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One interesting side point. In an interview the head of Marchex, with thousands of potential vertical sites was asked who is doing things right (in his opinion). He cited washingtonpost.com.
I can't cite all aspects of what the Post is doing but in one area they have developed very powerful local/regional vertical directories/information sites with opportunities for advertising which speaks to some of the points in the article you cited.
joined:June 2, 2003
Great local sites (humble opinion here) have first class writers/editors on board, basically taking the best a newspaper ever had to offer and moving those qualities online.
Great local is not community generated media. In most cases CGM is far more noise than signal. Who has the time to filter all that noise? Filtering the noise is what great journalism offered: don't give me rumor or opinion based on opinion. Give me clear signals. Give me "the news". (I'm not talking Fox "news", but to each his own.)
Great local sites are skilled at new school journalism, which blends the best of old school (research, writing skills, ability to write an interesting - draw you in -story) with new school skills for online writing, including the ability to interact with anyone wishing to contribute comments to flesh out a story. The best "handling of the public" I've seen are editors and writers that manage to interact in such a way that "contributors" actually bring additional facts to the table - or flat panel monitor.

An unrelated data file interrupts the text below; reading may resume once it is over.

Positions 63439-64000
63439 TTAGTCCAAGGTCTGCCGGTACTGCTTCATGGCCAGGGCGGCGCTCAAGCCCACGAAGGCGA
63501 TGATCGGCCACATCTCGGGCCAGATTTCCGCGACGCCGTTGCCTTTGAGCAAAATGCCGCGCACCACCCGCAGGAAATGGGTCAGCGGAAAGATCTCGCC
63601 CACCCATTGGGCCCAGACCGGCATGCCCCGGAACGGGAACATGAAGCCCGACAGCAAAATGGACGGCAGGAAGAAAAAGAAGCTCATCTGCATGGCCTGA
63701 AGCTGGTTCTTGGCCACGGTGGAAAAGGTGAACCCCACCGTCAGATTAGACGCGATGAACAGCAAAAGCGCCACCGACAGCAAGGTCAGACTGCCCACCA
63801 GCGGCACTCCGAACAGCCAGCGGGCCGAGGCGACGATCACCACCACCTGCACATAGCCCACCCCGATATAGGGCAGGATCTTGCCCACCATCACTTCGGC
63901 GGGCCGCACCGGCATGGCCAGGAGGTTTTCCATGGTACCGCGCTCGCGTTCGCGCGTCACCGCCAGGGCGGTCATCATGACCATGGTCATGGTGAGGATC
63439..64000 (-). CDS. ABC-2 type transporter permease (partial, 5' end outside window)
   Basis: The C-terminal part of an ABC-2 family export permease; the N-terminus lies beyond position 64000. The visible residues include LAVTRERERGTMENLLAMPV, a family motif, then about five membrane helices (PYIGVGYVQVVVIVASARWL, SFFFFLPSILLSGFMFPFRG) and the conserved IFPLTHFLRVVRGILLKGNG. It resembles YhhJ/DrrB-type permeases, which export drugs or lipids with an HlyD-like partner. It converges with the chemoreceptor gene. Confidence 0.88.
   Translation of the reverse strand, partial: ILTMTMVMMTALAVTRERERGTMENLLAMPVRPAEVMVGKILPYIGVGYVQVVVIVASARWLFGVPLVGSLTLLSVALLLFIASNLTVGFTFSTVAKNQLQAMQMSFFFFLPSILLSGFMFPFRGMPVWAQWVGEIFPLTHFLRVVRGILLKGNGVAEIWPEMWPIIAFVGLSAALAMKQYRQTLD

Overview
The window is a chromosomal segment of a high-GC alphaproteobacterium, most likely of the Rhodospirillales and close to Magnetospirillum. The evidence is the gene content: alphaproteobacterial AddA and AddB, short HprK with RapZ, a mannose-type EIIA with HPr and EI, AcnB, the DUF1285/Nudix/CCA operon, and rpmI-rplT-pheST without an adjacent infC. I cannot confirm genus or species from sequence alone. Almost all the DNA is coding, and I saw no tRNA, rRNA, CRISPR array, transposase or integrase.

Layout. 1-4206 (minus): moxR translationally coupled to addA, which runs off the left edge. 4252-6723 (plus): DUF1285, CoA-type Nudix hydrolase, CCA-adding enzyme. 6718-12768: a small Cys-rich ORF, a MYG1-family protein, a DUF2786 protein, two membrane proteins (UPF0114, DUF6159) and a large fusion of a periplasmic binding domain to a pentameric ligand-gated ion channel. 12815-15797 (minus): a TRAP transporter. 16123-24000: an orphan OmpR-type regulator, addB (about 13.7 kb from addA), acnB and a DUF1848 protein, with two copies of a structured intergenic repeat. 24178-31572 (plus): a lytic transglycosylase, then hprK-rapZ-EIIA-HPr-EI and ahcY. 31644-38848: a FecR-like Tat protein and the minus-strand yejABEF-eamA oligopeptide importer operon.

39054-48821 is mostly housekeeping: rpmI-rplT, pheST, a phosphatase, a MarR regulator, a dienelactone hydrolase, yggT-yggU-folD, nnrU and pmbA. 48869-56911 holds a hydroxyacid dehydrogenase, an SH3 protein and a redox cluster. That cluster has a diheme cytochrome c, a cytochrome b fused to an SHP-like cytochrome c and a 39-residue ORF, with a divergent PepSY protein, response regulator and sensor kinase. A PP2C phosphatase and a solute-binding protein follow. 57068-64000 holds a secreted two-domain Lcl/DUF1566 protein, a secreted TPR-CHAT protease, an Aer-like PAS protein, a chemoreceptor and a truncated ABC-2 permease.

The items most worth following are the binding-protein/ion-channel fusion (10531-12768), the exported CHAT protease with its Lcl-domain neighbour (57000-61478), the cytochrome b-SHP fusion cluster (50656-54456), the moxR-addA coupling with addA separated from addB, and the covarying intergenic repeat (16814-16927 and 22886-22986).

CGM has it's place in local sites and some do rather well with it and probably will continue to do so, at least until the marketing world slimes on down to the local level. That day is coming. Give it about 3 years and local CGM - where local reputations are going to be battlegrounds - will likely have the feel of a search for "buy cheap viagra online".
Great journalism and editorial control sets apart the best from the rest. Great journalist is not yet the product of software alone.
[edited by: Webwork at 3:26 pm (utc) on Aug. 15, 2007]